Holidaymakers have been banned from smoking on 28 beaches on the Balearic Islands in Spain.
Travellers are being warned about the increase in "smoke-free zones" as part of a major plan by the Balearic Islands to improve people's health and slash the problem of cigarette butts being left on the sand.
There are no fines for those who are caught lighting up as the people behind the scheme are hoping to appeal to the public's sense of responsibility, reports the Mirror.
This is unlike similar schemes in the likes of Barcelona as it introduced fines last year for tourists caught smoking on the beach, the site added.
The beaches taking part in the scheme now have four-metre banners declaring their smoke free status with QR codes linking to extra information.
In Majorca, beaches with smoking bans include Sant Joan, Sa Platgeta, Santa Ponsa, Cala Estància, Cala Sant Vicenç and Caló des Moro.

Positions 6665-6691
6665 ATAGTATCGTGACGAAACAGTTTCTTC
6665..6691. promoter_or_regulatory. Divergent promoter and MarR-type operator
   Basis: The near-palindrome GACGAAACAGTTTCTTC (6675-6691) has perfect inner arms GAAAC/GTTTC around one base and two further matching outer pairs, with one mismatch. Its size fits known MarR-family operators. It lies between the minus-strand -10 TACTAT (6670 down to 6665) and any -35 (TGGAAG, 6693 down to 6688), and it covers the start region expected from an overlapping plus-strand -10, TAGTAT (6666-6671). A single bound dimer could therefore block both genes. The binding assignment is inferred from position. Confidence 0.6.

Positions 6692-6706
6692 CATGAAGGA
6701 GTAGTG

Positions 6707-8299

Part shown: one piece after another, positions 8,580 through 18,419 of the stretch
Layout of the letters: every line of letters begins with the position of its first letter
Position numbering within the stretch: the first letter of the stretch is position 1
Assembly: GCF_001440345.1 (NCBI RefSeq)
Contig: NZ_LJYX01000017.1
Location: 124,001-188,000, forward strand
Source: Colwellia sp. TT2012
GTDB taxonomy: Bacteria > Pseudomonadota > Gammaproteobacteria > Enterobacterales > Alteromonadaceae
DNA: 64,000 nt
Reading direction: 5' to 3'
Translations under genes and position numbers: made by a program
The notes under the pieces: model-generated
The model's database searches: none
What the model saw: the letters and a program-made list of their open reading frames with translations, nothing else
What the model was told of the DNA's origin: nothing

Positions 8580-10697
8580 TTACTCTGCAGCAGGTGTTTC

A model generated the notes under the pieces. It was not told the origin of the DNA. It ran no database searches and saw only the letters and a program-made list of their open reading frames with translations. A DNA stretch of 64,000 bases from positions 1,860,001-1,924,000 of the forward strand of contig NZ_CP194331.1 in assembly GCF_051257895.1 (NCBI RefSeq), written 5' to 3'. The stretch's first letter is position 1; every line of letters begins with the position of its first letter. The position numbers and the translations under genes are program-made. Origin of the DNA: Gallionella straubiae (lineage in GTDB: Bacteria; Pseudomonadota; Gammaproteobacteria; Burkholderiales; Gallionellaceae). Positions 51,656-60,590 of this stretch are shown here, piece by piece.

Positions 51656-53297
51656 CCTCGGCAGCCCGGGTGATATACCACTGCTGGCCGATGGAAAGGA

In Ibiza, smoke-free beaches include Playa de Santa Eulalia del Río and Playa de Talamanca, while in Menorca these include Binissafúller or Platja Gran.
A spokesperson for the Ministry of Health and Consumption said: "The objective of the campaign is to create a network of healthy beaches, understanding the Balearic coast as a playful space for the enjoyment of outdoor activities that enriches the health of the people who come, promoting smoke-free spaces.
"Today, tobacco use is one of the leading causes of preventable disease and death worldwide. Exposure to smoke from tobacco products has been shown to cause health problems similar to those caused by tobacco use."
Inés Sabanés, a Spanish lawmaker with the Más País–Equo coalition, told the Guardian: "On beaches where smoking is allowed, unfortunately cigarette butts continue to rank as the most found waste product and the one with the most significant impact."
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